Migration

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Where are all of Detroit’s signature pheasants hanging out lately? Accustomed to seeing them often, to being taken by surprise at their sudden ascent as I tromp through a field, the dearth of them is eerie. Their staccato honk hasn’t woken me up in the morning as they roost and forage in the yard, and investigations of the neighborhood and nearby fields haven’t scared up any, either. Are they missing?

The number of pheasants in Detroit has oscillated since their introduction in the 1850s, according to a wildlife specialist from the Department of Natural Resources. Some say their presence goes back further, to Antoine de la Mothe Cadillac’s establishment of Fort Pontchartrain du D├ętroit, when he allegedly had crates of pheasants imported from his hunting lodge in France. However they got here, pheasant populations in Michigan began to shrink in the 1960s and 70s, a decline most likely attributable to toxic pesticides. That admission of fragility seems peculiar, and sad, for a bird that seems so at home in Detroit’s littered fields and heaps of discarded tires.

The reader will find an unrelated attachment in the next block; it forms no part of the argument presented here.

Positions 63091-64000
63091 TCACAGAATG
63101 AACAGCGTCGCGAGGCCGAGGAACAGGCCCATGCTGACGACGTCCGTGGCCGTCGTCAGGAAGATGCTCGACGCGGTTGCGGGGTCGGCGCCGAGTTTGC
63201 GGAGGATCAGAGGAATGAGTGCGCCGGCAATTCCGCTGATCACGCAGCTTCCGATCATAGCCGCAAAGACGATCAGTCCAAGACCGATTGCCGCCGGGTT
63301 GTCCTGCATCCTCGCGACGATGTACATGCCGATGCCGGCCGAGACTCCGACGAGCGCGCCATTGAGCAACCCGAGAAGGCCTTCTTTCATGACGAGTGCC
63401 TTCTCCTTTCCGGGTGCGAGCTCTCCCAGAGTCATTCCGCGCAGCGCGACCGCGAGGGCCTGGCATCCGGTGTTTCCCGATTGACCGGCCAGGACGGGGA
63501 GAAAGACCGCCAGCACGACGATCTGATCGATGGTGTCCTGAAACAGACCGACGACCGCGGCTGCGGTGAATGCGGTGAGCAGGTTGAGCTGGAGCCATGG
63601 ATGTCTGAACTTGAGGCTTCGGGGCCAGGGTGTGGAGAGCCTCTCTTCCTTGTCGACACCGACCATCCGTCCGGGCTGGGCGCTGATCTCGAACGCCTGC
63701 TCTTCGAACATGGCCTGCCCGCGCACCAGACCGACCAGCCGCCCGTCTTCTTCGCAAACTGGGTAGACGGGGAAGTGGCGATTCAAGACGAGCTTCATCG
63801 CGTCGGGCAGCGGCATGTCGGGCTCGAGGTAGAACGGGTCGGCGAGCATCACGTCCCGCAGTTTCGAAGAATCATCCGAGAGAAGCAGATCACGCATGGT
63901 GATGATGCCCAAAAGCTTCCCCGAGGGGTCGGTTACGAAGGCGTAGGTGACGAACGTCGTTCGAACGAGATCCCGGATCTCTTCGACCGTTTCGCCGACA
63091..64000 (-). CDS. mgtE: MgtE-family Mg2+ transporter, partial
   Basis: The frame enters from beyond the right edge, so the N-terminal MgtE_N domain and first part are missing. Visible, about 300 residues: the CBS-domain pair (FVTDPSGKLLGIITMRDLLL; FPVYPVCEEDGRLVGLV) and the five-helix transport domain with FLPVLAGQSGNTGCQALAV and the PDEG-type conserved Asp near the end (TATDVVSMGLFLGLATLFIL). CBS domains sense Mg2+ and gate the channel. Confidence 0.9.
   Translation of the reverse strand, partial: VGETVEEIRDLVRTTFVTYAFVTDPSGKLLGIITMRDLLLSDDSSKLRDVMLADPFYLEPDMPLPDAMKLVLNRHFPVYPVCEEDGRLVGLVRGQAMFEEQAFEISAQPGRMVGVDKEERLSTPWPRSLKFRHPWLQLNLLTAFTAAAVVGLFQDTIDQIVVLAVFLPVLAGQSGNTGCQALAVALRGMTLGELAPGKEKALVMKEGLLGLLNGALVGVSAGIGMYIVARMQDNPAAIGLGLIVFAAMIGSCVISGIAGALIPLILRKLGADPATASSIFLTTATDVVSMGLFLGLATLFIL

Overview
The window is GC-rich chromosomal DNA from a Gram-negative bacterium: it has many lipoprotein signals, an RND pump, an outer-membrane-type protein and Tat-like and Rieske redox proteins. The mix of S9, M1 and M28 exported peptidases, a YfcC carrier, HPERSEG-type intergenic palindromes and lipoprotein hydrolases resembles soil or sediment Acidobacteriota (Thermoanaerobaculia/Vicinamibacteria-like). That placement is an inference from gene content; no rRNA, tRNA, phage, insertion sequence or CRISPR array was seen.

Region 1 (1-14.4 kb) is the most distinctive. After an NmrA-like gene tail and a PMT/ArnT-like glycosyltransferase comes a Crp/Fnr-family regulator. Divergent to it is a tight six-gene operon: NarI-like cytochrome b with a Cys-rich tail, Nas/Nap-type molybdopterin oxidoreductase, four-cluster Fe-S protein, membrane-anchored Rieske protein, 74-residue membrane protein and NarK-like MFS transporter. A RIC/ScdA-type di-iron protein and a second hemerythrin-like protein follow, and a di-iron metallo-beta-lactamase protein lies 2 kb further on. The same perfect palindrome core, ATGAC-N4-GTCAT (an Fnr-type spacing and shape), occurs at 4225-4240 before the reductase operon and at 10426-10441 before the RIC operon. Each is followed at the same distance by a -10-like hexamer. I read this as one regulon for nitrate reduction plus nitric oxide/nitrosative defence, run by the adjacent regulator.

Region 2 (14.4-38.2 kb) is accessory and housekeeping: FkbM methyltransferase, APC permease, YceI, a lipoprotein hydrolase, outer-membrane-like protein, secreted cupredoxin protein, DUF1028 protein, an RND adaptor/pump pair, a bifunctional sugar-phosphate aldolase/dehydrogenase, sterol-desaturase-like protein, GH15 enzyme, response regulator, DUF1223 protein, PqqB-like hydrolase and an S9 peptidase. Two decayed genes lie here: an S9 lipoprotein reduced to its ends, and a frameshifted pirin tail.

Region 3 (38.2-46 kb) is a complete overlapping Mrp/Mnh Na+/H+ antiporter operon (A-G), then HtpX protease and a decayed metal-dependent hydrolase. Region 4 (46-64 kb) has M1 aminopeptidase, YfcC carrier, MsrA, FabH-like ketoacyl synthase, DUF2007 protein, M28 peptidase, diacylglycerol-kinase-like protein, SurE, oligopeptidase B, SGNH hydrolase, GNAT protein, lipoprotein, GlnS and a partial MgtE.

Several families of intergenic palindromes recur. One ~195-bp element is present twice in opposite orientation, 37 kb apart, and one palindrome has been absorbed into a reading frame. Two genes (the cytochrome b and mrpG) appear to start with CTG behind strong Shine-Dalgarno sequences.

What’s certain is that over a six-year period in the 1980s, the DNR struck a costly deal with China to import thousands of pheasants to southeast Michigan, resulting in what seemed like robust numbers, until now. All stories appear as unlikely as the bird itself, walking nonchalantly down the pavement. What is causing the pheasants to abandon our streets? Perhaps, I hope, their paucity is only a misperception, and somewhere in the city pheasants are multiplying with wild abandon.

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